WTOL: No income tax would force communities to make decisions

UC economist says local governments might increase property taxes, others could embrace lower burden

If Ohio eliminates the state income tax as lawmakers have proposed, other taxes might be increased or services might be cut, a University of Cincinnati economist told WTOL in Toledo, Ohio.

LCoB faculty and staff

David Brasington, PhD, James C. and Caroline Kautz Chair in Political Economy and professor of economics

Republican representatives and senators announced plans for legislation that if passed would phase out Ohio’s income tax by the end of the decade. They said the elimination of the tax would encourage businesses and individuals to move to the state.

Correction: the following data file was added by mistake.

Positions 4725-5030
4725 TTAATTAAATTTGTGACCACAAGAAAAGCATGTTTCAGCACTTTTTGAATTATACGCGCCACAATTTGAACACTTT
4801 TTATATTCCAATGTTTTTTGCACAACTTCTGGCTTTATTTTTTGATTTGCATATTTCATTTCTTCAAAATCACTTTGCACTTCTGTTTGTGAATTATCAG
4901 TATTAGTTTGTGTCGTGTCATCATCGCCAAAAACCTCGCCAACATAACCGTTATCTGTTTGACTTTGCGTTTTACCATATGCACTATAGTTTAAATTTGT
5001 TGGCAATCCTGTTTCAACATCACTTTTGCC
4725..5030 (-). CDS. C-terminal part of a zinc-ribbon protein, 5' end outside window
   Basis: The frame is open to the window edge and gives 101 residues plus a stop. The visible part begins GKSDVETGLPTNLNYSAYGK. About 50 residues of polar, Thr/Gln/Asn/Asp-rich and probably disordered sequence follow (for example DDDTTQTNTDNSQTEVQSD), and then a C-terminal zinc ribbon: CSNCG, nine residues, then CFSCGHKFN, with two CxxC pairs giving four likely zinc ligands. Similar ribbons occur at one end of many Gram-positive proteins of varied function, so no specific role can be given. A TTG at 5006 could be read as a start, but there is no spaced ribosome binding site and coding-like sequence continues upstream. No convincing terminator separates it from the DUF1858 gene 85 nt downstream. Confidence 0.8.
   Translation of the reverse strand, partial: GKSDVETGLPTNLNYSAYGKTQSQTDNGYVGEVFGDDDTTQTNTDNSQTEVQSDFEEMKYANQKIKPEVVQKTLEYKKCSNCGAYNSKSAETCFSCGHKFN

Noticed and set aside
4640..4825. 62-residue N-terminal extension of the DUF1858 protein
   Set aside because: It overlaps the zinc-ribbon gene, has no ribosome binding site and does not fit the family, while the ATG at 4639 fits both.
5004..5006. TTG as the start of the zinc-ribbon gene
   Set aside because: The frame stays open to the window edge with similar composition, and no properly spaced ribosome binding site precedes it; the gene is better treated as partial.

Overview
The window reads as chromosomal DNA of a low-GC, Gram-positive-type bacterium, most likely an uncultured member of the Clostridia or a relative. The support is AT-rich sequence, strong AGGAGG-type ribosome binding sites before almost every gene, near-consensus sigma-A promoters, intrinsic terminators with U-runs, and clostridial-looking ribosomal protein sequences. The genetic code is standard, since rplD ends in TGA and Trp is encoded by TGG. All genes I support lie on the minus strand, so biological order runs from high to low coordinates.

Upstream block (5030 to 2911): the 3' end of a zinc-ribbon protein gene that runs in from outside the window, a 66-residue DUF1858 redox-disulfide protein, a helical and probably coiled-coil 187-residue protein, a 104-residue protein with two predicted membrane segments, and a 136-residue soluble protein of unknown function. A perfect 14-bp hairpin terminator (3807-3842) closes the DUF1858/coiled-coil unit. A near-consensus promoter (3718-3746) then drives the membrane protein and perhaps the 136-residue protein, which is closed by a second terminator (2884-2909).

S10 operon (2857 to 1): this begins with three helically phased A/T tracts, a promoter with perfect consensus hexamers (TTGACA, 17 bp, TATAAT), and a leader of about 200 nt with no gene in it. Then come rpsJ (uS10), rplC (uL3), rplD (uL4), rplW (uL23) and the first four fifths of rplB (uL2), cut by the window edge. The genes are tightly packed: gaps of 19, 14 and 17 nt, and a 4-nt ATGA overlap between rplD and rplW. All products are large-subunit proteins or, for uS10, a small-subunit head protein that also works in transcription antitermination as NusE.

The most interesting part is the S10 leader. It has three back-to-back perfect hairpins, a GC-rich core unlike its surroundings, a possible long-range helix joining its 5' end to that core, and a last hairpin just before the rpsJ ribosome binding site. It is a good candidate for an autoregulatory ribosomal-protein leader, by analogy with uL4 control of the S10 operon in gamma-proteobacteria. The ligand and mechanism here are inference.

“The state income tax provides about 38% of overall revenue, so it's a big chunk,” said David Brasington, PhD, the James C. and Caroline Kautz Chair in Political Economy and economics professor in UC’s Carl H. Lindner College of Business. “And it goes toward the things the state government spends money on, like Medicare, Medicaid and K through 12 education.”

In response to the elimination of income tax revenue, other taxes such as local property taxes could increase to make up the difference, Brasington said.

Other Ohio communities could decline to increase taxes and embrace the lower tax burden on their residents.

“Other communities might say good riddance, we would rather have the lower taxes,” Brasington said.

See more from WTOL.

Featured image at top: Tax papers. Photo/Kelly Sikkema via Unsplash

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